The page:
Rockwell is to acquire inflight-entertainment (IFE) supplier Hughes-Avicom International, which will become part of the Collins avionics business.
Hughes-Avicom is number two in the IFE industry behind Japan's Matsushita, with 23% of the market and projected 1997 sales of $120 million, as well as a $150 million backlog.
Rockwell says that its first acquisition since the sale of its defence businesses to Boeing "represents a logical extension of our avionics business into a related market". The company approached General Motors subsidiary Hughes Electronics, the parent of Hughes-Avicom, after studying the IFE market for over a year and after "in-depth discussions" with airlines and aircraft manufacturers.
Rockwell-Collins believes that its experience as an avionics producer makes it "-uniquely qualified to provide reliable, economical [IFE] equipment". The industry has been dogged by reliability problems, particularly with interactive IFE systems. Hughes-Avicom was first to introduce an interactive system, which "works now", the company says.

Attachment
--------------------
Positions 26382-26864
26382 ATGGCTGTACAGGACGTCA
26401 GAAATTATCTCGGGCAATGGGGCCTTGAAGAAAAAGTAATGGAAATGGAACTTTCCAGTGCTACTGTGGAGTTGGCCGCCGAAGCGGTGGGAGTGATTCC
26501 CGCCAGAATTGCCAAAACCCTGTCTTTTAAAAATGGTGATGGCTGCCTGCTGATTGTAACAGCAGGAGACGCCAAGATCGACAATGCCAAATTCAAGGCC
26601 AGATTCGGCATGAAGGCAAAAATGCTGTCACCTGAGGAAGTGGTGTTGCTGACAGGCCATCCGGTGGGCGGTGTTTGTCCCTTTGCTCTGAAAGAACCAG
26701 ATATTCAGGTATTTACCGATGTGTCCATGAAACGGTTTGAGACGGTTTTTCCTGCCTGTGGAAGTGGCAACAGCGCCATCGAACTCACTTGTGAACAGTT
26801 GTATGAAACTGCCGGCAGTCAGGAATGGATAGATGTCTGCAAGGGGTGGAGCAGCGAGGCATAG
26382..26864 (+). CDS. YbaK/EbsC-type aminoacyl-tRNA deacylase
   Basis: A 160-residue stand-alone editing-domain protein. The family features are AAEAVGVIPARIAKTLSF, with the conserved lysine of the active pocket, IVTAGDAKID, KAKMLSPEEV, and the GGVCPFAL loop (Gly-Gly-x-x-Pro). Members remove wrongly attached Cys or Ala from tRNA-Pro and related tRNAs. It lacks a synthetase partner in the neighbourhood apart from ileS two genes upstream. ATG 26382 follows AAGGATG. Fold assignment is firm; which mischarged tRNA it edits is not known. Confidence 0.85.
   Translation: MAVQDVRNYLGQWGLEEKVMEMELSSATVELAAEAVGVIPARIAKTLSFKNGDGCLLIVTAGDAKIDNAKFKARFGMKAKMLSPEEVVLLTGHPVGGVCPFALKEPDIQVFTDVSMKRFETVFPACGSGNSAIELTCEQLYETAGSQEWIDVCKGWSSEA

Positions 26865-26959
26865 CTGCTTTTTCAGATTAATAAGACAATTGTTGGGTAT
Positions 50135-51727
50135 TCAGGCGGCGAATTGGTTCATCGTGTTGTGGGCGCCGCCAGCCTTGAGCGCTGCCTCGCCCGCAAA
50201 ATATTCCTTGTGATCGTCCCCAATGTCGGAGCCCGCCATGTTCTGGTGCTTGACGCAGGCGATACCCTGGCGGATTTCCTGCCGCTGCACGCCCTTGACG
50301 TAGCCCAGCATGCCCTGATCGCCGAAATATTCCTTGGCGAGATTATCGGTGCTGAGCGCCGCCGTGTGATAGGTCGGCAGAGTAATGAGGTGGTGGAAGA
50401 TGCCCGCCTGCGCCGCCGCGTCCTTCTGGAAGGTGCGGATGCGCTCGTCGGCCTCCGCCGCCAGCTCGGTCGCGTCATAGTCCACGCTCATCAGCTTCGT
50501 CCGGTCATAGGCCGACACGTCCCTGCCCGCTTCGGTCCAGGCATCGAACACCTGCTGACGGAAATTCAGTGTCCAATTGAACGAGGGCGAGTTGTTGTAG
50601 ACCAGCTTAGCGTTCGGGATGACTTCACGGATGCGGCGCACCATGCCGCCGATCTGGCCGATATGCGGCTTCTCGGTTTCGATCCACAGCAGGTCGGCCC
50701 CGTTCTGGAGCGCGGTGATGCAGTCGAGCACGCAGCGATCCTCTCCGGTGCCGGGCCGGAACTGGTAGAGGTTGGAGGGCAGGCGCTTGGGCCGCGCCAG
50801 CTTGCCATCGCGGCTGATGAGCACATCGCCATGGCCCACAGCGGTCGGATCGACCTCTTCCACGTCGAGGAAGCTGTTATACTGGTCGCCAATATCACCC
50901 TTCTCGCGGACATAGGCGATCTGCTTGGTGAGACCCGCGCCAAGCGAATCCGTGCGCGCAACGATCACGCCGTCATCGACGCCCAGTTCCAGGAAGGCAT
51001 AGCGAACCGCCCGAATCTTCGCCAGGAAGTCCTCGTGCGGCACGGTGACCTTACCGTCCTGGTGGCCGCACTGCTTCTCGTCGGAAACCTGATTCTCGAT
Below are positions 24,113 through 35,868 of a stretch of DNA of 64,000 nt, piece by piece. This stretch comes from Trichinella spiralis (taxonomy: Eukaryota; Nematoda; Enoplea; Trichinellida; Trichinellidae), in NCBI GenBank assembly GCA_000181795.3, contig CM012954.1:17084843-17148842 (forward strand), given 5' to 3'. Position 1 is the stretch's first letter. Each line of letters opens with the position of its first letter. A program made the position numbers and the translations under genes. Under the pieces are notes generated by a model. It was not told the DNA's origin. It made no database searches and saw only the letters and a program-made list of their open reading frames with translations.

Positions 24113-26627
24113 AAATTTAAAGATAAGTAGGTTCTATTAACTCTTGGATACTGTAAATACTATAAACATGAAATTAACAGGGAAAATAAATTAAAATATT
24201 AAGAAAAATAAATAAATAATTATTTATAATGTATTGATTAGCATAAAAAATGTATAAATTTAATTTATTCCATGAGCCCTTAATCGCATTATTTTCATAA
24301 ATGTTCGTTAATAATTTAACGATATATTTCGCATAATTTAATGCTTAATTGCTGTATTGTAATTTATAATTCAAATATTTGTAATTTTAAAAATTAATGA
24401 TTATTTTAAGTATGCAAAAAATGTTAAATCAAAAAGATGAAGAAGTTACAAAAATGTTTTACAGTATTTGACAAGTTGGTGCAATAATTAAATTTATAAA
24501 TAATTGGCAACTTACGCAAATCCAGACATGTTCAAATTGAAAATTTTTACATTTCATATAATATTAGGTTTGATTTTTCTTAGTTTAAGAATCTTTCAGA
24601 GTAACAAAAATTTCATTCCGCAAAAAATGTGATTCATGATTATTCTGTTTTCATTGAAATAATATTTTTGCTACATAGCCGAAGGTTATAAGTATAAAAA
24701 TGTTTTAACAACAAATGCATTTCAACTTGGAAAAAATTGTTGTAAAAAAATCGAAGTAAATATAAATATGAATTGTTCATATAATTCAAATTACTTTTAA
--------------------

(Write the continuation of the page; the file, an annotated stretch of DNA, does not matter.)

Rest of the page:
Hughes-Avicom is working on video-on-demand and live-television systems, the latter with Hughes subsidiary DirecTV. Gulfstream recently signed a deal with the company to become the first aircraft manufacturer to install live-television systems, and Hughes-Avicom notes that Collins already has a strong presence in the business-jet avionics market.
Rockwell says that its Semiconductor Systems business is developing chips to receive and process broadcast digital audio and video and sees an opportunity for a partnership with Collins in developing and making IFE equipment.
Hughes-Avicom welcomed the acquisition, which is expected to be completed by mid-December, citing the avionics manufacturer's "technical knowhow" and the fact that Collins "is well-respected by our customers".
Hughes-Avicom, which had been expected to remain part of General Motors when Hughes Aircraft is merged into Raytheon, admits that it had "struggled for the last couple of years, but has turned around".